The primary protection of the egg after being laid relies firstly on a physical defence (the eggshell and the eggshell membranes) and secondly on chemical defences mainly present in the egg white, but also in other compartments. IgY, IgM and IgA [11] participate with numerous major proteins [18] and newly identified minor proteins and peptides [4] in the innate defences of the egg. While IgY concentration have been shown to vary in egg yolk depending of the nature and degree of antigen exposure of hen [19], no evidence in the literature explored whether the antimicrobial peptides/proteins of the egg are modulated by the microbial environment of the hen. The present study demonstrates the regulation of some egg white antimicrobial activities by microbial environment of the hen.

This investigation used an experimental design based on the comparison of three extreme conditions of rearing laying hens: germ-free (GF), specific pathogen-free (SPF) and conventional (C) conditions. GF hens are characterized by the absence of microbiota at the intestinal level. This influences their metabolism and intestinal morphological parameters [20]. SPF hens are raised in strictly hygienic conditions and are not vaccinated. Due to the absence of any interactions with other pathogenic microorganisms, the SPF model is frequently used to explore immunological responses to pathogenic or vaccine antigens [21,22]. In contrast, C laying hens are bred under commercial conditions and might occasionally be exposed to pathogens. These contrasting breeding conditions provide extremely wide qualitative and quantitative variations in terms of bacterial populations in contact with the hens: the absence or presence of surrounding microbes and gut microbiota, for the GF or C groups respectively, and an intermediate group, the SPF hens, hosting a controlled microbiota in a pathogen-free environment. The maintenance of GF hens until they are sexually mature (4–5 months) and beyond requires efficient isolators, sterilized food and water, and qualified animal handlers. These constraints could partly explain why such an animal model has never been used before. In our attempt, the non-contamination of GF hens was not successfully achieved. An agent, Penicilium, was detected at month four, in two independent isolators, but more importantly, in spite of this fungal contamination, the hens remained free of bacteria relevant to our initial objective.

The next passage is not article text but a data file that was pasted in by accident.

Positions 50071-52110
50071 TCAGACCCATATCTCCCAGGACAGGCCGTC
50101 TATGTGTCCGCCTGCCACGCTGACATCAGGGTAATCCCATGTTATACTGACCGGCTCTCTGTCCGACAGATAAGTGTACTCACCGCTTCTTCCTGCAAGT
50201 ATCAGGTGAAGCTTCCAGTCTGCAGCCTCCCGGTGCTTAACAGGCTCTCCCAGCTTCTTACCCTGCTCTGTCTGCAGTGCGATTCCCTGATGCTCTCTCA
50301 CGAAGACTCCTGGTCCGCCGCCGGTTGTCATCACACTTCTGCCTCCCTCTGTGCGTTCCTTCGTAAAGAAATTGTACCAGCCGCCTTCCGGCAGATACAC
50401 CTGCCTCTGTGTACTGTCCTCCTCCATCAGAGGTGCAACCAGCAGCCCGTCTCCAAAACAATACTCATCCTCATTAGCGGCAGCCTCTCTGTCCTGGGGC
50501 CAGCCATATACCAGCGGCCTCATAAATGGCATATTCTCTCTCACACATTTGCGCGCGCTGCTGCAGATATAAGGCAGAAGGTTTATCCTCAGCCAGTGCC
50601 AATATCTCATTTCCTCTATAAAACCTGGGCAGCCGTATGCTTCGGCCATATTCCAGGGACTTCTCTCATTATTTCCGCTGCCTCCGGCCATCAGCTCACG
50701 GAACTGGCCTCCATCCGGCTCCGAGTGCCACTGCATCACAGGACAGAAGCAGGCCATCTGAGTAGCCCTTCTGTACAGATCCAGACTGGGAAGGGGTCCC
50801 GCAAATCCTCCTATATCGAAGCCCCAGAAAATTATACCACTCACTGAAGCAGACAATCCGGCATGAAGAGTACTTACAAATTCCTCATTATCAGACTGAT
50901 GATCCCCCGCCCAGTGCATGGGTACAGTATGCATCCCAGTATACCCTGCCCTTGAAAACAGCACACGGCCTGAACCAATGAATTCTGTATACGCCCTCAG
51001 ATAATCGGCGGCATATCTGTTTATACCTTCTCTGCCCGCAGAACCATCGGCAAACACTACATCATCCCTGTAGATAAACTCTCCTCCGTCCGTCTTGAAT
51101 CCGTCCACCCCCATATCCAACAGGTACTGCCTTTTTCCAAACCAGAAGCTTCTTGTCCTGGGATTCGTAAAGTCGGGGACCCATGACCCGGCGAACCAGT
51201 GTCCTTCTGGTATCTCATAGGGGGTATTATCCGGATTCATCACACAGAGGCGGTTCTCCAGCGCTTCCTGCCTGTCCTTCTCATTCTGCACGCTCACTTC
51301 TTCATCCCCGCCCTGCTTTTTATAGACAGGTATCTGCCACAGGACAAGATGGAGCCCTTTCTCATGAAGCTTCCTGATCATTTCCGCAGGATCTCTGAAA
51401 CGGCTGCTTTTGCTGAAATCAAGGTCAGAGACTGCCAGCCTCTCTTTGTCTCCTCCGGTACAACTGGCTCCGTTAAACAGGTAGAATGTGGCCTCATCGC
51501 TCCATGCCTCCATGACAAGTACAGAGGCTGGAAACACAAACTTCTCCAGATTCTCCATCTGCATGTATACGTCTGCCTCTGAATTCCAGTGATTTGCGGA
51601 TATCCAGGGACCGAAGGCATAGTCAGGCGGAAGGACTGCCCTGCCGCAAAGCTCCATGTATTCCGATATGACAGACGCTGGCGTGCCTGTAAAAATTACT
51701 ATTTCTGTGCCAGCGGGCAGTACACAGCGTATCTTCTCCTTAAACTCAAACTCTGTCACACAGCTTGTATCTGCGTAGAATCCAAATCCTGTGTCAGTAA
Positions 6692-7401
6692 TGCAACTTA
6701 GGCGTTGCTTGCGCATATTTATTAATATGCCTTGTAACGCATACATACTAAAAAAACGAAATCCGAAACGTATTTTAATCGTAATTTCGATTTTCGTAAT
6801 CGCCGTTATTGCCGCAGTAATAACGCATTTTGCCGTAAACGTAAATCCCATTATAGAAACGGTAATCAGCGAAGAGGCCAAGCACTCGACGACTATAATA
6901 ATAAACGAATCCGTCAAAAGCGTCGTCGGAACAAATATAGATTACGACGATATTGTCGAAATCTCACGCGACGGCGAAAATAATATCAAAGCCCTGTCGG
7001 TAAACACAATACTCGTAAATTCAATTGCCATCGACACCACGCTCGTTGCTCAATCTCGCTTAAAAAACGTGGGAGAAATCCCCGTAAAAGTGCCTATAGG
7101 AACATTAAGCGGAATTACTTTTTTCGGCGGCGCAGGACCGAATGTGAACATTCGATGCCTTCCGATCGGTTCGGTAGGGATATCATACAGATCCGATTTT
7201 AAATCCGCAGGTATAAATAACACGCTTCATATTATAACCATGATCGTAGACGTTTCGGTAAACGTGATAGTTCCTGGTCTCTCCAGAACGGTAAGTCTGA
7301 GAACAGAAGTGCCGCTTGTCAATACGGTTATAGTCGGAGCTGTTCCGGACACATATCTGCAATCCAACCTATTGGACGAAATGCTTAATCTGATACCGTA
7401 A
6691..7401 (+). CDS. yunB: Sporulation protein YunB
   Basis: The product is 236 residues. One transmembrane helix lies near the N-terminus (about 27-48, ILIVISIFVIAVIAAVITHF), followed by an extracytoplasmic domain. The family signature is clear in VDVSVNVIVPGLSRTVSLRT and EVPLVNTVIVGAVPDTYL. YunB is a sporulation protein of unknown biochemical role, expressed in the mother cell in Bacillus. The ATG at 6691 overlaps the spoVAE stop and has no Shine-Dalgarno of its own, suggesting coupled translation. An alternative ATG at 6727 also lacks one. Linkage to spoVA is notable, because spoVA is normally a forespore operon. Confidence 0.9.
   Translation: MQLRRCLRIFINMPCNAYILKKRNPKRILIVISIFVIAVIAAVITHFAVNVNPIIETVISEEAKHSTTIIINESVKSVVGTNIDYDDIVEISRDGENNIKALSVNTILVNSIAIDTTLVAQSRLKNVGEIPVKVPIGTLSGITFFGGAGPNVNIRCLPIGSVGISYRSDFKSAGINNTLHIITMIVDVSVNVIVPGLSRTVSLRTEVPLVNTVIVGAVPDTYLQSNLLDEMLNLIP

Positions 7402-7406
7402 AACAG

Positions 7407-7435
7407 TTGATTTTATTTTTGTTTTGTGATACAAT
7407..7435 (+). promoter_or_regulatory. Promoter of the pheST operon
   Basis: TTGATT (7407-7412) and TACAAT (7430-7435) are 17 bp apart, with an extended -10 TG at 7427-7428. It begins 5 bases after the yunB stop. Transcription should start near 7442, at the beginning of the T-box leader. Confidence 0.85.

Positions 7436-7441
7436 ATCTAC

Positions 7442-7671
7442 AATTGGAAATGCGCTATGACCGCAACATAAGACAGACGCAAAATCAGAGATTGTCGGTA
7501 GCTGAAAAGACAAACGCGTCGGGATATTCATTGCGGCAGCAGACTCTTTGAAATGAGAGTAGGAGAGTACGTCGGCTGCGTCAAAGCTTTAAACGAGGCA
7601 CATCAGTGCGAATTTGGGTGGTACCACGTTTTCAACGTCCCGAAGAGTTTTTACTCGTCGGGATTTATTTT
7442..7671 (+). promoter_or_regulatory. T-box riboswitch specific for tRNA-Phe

The GF group definitively showed different immunological statuses compared to the C and SPF groups, as reflected by higher expressions of IL-1β, IL-8 and TLR4 genes in the jejunum and cæcum of these groups, compared to the GF group. IL-1β and IL-8 are two pro-inflammatory cytokines which are often used as markers of inflammation [23]. TLR4 is a host cell membrane receptor that detects lipopolysaccharide from Gram-negative bacteria and elicits innate immune response following bacterial infection. The difference in expression levels of IL-1β, IL-8 among the three groups was larger in the cæcum (2- to 64-fold) than in the jejunum (2- to 4-fold) in the SPF and C groups as compared to the GF group. Such expected differences are probably due to the bacterial load, which is much higher in the cæcum than in the jejunum [24]. In contrast, no differences in IL-1β, IL-8 and TLR4 gene expression were observed in the oviduct (magnum) between the experimental groups. Under normal non-pathogenic conditions, the magnum and the other segments of the hen oviduct (infundibulum, isthmus and uterus) constitute an aseptic environment in which the egg is formed in a 24 hour period [2]. These aseptic conditions are probably responsible for the absence of pro-inflammatory gene induction. Altogether, these observations suggest that the presence or absence of microflora and associated stimuli, at the intestinal or oviduct levels respectively, directly influences the local inflammatory state and the tissue expression of IL-1β, IL-8 and TLR4 genes.